• Open Access

Association between Waste Management and Cancer in Companion Animals


  • Findings of this study were presented in part at the 18th ECVIM-CA Congress, Ghent, Belgium, 2008.

Corresponding author: Laura Marconato, DVM, Dipl ECVIM-CA (Oncology), Clinica Veterinaria L'Arca, Vico Cacciottoli 46/47, 80129 Naples, Italy; e-mail: lauramarconato@yahoo.it.


Background: Increased cancer rates have been documented in people residing in areas around Naples characterized by illegal dumping and incineration of waste.

Hypothesis: Risk of cancer in dogs and cats is associated with waste management.

Animals: Four hundred and fifty-three dogs and cats with cancer and 1,554 cancer-free animals.

Methods: Hospital-based case-control study in Naples (low danger) and nearby cities having a history of illegal waste dumping (high danger). Odds ratio (OR) between high- and low-danger areas was calculated for all tumors and various malignancies in dogs and cats.

Results: An increased risk for cancer development was identified in dogs but not in cats residing in high-danger areas (OR: 1.55; 95% confidence interval: 1.18–2.03; P < .01). A 2.39-fold increased risk of lymphoma (P < .01) accounted for the greater tumor frequency in dogs residing in high-danger areas. The risk of mast cell tumor and mammary cancer did not differ in dogs residing in high- or low-danger areas.

Conclusions and Clinical Importance: Waste emission from illegal dumping sites increases cancer risk in dogs residing in high-danger areas. An increased prevalence of lymphoma has been previously recognized in humans living close to illegal waste dumps. Thus, epidemiological studies of spontaneous tumors in dogs might suggest a role for environmental factors in canine and human carcinogenesis and can predict health hazards for humans.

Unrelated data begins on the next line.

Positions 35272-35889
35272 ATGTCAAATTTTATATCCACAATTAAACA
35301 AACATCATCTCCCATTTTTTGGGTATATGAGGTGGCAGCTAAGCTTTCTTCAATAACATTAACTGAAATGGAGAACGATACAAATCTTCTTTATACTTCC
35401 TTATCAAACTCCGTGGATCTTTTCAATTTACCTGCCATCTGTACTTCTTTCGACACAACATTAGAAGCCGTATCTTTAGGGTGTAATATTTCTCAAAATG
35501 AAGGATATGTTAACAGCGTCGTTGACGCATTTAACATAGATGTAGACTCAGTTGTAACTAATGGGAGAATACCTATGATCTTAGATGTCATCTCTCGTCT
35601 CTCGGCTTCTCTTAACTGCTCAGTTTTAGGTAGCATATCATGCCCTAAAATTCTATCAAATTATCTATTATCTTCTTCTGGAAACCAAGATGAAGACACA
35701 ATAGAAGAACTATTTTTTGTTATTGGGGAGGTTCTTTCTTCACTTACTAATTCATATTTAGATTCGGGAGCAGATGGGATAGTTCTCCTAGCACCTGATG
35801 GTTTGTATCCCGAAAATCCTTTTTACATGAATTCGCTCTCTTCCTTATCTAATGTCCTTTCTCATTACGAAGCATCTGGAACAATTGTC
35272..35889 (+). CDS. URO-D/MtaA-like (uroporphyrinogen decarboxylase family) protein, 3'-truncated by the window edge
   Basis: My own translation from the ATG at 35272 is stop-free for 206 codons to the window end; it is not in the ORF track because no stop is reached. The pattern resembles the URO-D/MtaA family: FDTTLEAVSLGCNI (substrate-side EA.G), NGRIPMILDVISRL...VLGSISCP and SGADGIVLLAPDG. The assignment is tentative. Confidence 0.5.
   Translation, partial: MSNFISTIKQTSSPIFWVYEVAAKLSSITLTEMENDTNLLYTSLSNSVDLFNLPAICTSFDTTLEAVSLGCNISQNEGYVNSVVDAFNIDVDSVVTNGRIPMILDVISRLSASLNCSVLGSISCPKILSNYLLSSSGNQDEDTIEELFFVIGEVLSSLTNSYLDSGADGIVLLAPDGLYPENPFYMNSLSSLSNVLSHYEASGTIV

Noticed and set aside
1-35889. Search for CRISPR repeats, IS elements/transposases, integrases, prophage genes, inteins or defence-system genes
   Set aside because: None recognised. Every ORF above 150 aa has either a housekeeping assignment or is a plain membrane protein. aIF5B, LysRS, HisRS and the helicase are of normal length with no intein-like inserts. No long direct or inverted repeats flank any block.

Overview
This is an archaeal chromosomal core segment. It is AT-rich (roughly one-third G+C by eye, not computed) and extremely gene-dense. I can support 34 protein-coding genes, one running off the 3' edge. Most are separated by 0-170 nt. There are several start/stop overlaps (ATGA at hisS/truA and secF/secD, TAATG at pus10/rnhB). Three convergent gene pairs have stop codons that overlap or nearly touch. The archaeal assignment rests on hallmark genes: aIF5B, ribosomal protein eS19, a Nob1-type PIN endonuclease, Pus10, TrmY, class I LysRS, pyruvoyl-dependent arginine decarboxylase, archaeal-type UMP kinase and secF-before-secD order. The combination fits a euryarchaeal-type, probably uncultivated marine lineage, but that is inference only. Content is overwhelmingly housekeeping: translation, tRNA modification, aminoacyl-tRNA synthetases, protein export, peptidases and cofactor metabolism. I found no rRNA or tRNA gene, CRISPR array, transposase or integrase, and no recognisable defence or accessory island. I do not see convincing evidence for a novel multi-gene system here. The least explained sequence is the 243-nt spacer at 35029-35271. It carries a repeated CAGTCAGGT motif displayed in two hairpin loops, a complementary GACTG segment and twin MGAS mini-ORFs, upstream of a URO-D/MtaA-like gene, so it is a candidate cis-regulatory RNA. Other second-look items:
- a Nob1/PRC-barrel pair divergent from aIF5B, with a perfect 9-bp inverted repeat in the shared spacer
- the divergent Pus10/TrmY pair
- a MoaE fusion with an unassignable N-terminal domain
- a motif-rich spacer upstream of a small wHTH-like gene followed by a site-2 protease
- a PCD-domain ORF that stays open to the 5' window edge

The waste piling up in the streets of Naples and nearby cities has well-documented implications for the health of local residents and for the environment.1,2 Unlike most Italian cities, where recycling and differential waste collection is routinely and successfully performed, in the Campania region, safe waste disposal is often not adequate. Rather, organic and toxic garbage, including industrial waste, is dumped on the streets, leading to progressive accumulation and pollution of water, air, and land.1,2 Furthermore, household waste is illegally burned, thereby leading to toxic emissions and further health fear.1,2

Considerable interest has focused on environmental contaminants having the potential to affect cancer risk in people.3 Emissions from the processing of urban and industrial waste contain various substances being classified as certain or probable carcinogens that enter the food chain through the way of air-plants-animals and water-sediments-fish.3 In particular, dioxins, which are formed during combustion processes (including waste incineration) as well as during some industrial processes, have been classified by the US Environmental Protection Agency and the International Agency for Research on Cancer as human carcinogens and the mechanism underlying their carcinogenic effect is tumor promotion.4,5

Data obtained in 2002 from the Cancer Registry of the Sanitary Local Unit Naples 4 indicated a high mortality rate in humans because of leukemia, lymphoma, colorectal, liver, kidney, bladder, and lung cancer in a region known as the “triangle of death” (close to Naples), where illegal waste dumping is a major concern, suggesting a link between the level of pollution caused by illegal hazardous dumping and the high cancer mortality.6 Dogs and cats share the same environment with human beings, being chronically and sequentially exposed to outdoor pollutants, yet they do not indulge in occupational activities or lifestyles, including active tobacco smoking and alcohol consumption, which can confound interpretation of epidemiological studies. Furthermore, pets have a physiologically shorter life span when compared with people, leading to a shorter latency period between exposure to a potential hazardous substance and development of disease. Pets, therefore, play a useful tool as sentinel hosts for disease, including cancer, possibly leading to early identification of carcinogenic hazards in the environment, predicting human risk, and assessing health effects.7–12 Several epidemiological studies have identified an association between cancer development in pets and environmental pollutants.13–21